To help guard against political degeneration, their organisations need structures that enable discussion and debate at all levels – and decision-making by elected representatives who are fully accountable to those who elect them. This means that rank-and-file members must be able to correct or recall their representatives at any time if they consider it necessary.

Organising against brutal, despotic regimes is, by its very nature, work under difficult conditions. There are valuable lessons to be learnt from history, including from the methods and structures adopted by the Bolshevik party in Russia in the years before 1917 when under repressive, draconian Tsarism. Today, electronic communication can be a great help but isn’t a panacea, especially as authoritarian regimes can disrupt it.

Alongside the need for mass workers’ parties, preparation is needed for them to become armed with revolutionary socialist ideas, vital for unifying the movements around the common goal of real, fundamental change and democratically discussing and mapping out the steps needed to achieve it.

Plenty of guidance can be gained from studying past revolutions, from the 1871 Paris Commune (which has its 150th anniversary this year) to the Russian revolution in 1917 which succeeded in overthrowing capitalism, and later revolutions during the 20th century: in China, Spain, Chile and Portugal, to name a few.

Important lessons from history include how to deal with capitalist states’ military and security forces. In Egypt’s 2011 revolution the army leaders found the rank-and-file soldiers to be unreliable for countering the protesters, as coming from working-class backgrounds they were sympathetic to the calls made to support the movement. The CWI leaflet mentioned above advocated the formation of democratic rank-and-file committees in the armed forces and police to ensure the officers couldn’t use those forces against the revolution.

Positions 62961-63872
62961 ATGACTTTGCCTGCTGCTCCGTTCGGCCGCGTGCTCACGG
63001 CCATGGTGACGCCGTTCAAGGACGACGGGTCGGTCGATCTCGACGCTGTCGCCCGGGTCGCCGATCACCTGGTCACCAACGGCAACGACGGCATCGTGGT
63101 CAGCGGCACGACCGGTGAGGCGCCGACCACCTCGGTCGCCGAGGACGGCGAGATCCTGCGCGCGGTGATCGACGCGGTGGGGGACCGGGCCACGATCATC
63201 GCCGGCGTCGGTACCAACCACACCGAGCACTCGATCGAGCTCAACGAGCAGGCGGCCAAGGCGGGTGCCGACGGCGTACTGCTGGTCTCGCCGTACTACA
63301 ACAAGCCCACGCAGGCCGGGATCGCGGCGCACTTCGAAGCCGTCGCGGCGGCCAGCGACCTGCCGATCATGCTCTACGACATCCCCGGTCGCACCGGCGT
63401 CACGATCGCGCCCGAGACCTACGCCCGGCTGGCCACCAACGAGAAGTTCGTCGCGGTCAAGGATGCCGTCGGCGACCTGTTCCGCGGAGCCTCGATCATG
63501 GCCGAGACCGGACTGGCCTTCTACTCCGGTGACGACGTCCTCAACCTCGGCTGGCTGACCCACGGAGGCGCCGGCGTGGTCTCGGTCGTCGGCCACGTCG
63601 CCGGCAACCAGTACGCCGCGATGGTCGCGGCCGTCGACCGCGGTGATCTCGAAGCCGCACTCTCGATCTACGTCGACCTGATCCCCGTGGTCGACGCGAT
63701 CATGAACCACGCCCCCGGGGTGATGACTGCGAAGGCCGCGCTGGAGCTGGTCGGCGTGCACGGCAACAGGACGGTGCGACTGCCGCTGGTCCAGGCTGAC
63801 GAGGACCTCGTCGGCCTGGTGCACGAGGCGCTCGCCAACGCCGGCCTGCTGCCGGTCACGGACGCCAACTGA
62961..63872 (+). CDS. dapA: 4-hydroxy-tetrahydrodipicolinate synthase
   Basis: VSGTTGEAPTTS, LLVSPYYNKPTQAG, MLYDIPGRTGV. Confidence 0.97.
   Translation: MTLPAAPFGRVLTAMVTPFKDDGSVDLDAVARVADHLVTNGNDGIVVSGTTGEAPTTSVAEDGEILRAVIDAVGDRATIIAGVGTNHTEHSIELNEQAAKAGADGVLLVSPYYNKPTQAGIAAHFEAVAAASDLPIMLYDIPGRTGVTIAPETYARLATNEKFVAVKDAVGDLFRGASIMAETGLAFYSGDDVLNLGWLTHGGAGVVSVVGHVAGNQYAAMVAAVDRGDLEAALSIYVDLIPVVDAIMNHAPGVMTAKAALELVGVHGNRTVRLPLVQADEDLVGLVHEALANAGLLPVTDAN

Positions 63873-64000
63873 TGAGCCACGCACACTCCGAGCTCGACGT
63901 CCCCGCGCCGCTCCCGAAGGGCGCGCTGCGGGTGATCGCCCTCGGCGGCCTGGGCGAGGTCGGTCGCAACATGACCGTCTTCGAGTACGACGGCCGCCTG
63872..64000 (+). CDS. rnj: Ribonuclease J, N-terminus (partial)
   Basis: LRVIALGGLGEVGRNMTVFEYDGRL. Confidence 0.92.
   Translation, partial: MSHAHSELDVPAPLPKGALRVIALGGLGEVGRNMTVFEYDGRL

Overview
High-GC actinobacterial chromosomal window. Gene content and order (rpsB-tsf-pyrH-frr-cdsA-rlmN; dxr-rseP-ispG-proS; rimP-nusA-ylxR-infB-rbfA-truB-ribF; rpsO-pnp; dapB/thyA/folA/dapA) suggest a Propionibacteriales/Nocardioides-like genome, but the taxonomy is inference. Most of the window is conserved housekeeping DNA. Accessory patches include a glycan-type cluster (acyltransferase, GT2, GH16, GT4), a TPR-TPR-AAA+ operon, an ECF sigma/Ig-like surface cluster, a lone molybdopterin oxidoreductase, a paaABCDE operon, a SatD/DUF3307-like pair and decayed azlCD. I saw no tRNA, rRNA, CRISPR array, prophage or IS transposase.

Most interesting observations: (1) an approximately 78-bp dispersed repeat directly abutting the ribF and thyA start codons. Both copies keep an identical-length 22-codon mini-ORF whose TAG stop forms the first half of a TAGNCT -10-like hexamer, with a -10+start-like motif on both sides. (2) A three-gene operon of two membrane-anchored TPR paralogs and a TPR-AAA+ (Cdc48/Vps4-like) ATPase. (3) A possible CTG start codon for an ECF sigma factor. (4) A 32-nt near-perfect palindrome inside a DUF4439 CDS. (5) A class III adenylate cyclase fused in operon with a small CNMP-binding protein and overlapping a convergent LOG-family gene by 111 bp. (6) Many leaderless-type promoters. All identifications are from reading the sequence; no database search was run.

Invaluable political and organisational guidance will also be learnt by reading and discussing Marxist writings, especially by Lenin, Trotsky, Engels and Marx himself, who all based their ideas on the Marxist analysis of capitalism and previous societies and on the workers’ struggles during their lifetimes and before.

Trotsky’s theory of ‘permanent revolution’ is highly relevant to the MENA region today, as it explains why the capitalist classes in the economically less developed countries can’t introduce the capitalist ‘democracy’ of the more developed countries.

A Marxist approach is also essential to avoid the serious error of left or workers’ organisations advocating ‘popular fronts’ or alliances with pro-capitalists, in effect tail-ending them, as happened at times in both Egypt and Tunisia during the events of 2011-12.

On the contrary, it’s essential that workers’ movements stay independent of all capitalist interests and resolutely oppose them. The full force of the movements needs to be directed at bringing about genuinely democratic and revolutionary constituent assemblies, where representatives of workers, small farmers, young people and the poor can agree on a programme for the transformation of society on a socialist basis.

Only then will it be possible for the many million dreams of a better future to be turned into reality, and for the ordinary people of the region to share out the wealth and build new societies based on cooperation, environmental sustainability and the well-being of all.